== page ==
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» June 22, 2007 «
U.S. Senate debate on immigration reform is expected to resume next week, and California Senator Dianne Feinstein renewed her call for provisions to address labor shortages on farms and ranches. At a Capitol Hill news conference yesterday (Thursday), Feinstein called it "absolutely critical" that the immigration bill create a stable, reliable supply of people to fill on-farm jobs. Farm and labor groups support a program called "AgJOBS" that would address the problem.
With the California cherry harvest now virtually completed, marketers say the crop lived up to farmers' pre-season hopes. The California Cherry Advisory Board says the amount of fruit that farmers sold rose 144 percent compared to last year. Favorable weather throughout the growing-and-harvest cycle contributed to the improvement. The board reports strong demand for cherries from both domestic and export markets, which meant farmers earned good prices for the fruit.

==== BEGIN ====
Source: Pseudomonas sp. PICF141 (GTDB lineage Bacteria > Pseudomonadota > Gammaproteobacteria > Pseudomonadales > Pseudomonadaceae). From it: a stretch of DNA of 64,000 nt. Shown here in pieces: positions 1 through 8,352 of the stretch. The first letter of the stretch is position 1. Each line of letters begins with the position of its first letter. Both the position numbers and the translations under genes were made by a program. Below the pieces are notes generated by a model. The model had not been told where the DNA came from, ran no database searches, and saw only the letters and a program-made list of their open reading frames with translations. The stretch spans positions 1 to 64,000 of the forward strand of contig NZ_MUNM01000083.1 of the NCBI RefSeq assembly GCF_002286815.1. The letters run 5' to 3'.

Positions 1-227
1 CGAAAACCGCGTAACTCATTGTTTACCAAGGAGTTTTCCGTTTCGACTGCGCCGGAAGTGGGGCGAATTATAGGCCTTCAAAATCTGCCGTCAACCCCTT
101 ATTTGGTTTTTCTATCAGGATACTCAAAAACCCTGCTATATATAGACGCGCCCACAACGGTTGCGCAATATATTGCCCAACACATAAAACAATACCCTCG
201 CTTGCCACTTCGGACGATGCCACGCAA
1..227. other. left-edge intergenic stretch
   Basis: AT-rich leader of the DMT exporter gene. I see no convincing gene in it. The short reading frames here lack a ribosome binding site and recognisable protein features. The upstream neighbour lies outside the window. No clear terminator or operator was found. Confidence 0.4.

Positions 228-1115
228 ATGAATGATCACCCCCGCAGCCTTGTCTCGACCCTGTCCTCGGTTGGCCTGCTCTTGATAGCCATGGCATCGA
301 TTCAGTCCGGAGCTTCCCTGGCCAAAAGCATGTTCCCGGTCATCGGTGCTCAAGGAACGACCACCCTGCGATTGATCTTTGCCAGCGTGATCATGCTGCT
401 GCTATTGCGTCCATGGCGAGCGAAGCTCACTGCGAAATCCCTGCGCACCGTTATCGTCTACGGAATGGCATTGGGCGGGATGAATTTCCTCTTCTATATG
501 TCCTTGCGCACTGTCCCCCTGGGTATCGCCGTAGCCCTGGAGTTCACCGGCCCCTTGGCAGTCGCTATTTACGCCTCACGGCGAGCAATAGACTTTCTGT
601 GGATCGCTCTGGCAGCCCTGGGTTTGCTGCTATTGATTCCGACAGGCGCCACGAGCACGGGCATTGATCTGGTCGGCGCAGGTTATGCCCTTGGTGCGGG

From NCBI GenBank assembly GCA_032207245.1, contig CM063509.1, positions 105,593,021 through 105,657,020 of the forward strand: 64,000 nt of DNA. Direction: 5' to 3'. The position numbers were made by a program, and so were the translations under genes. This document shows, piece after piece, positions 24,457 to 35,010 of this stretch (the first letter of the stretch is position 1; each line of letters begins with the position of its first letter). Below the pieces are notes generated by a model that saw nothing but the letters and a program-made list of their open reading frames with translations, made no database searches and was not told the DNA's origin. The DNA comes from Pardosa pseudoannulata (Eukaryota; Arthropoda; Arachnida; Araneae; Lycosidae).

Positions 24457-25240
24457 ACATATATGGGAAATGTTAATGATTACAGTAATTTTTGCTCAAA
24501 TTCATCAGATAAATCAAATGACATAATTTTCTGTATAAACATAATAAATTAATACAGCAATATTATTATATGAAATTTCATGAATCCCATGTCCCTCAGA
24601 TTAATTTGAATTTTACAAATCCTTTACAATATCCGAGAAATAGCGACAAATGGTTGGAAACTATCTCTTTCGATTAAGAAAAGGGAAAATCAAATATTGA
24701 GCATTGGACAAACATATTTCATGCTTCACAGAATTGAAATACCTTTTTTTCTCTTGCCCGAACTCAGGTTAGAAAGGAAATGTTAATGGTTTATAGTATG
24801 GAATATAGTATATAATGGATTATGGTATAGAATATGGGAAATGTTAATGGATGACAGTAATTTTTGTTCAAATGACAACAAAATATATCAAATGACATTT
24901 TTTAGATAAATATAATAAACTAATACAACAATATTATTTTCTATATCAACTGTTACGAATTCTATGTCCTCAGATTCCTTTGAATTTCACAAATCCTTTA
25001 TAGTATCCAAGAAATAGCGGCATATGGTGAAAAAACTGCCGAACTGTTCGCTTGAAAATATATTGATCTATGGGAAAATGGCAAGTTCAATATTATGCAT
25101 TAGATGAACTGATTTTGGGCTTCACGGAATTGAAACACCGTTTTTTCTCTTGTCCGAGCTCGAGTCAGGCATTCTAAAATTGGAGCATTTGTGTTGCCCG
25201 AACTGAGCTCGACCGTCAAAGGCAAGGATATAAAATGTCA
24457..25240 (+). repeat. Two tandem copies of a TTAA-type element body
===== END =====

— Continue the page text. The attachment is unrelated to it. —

A prediction of better demand for sugar beets next year may entice farmers to plant more. The California Beet Growers Association says acreage has been declining, as farmers opt to plant crops that promise better returns. The U.S. Agriculture Department says the state's sugar beet production dropped 5 percent last year, at the same time that national production set records. All California-grown sugar beets come from the San Joaquin and Imperial valleys.
Controlling flies may play a larger role in controlling the spread of a deadly poultry disease. Researchers at the University of California, Riverside, report mounting evidence that flies can spread exotic Newcastle disease to chickens. The finding provides a new way to prevent the disease, which spreads primarily through direct contact between birds. Exotic Newcastle disease killed more than 3 million chickens during an outbreak in Southern California in 2002 and 2003.Top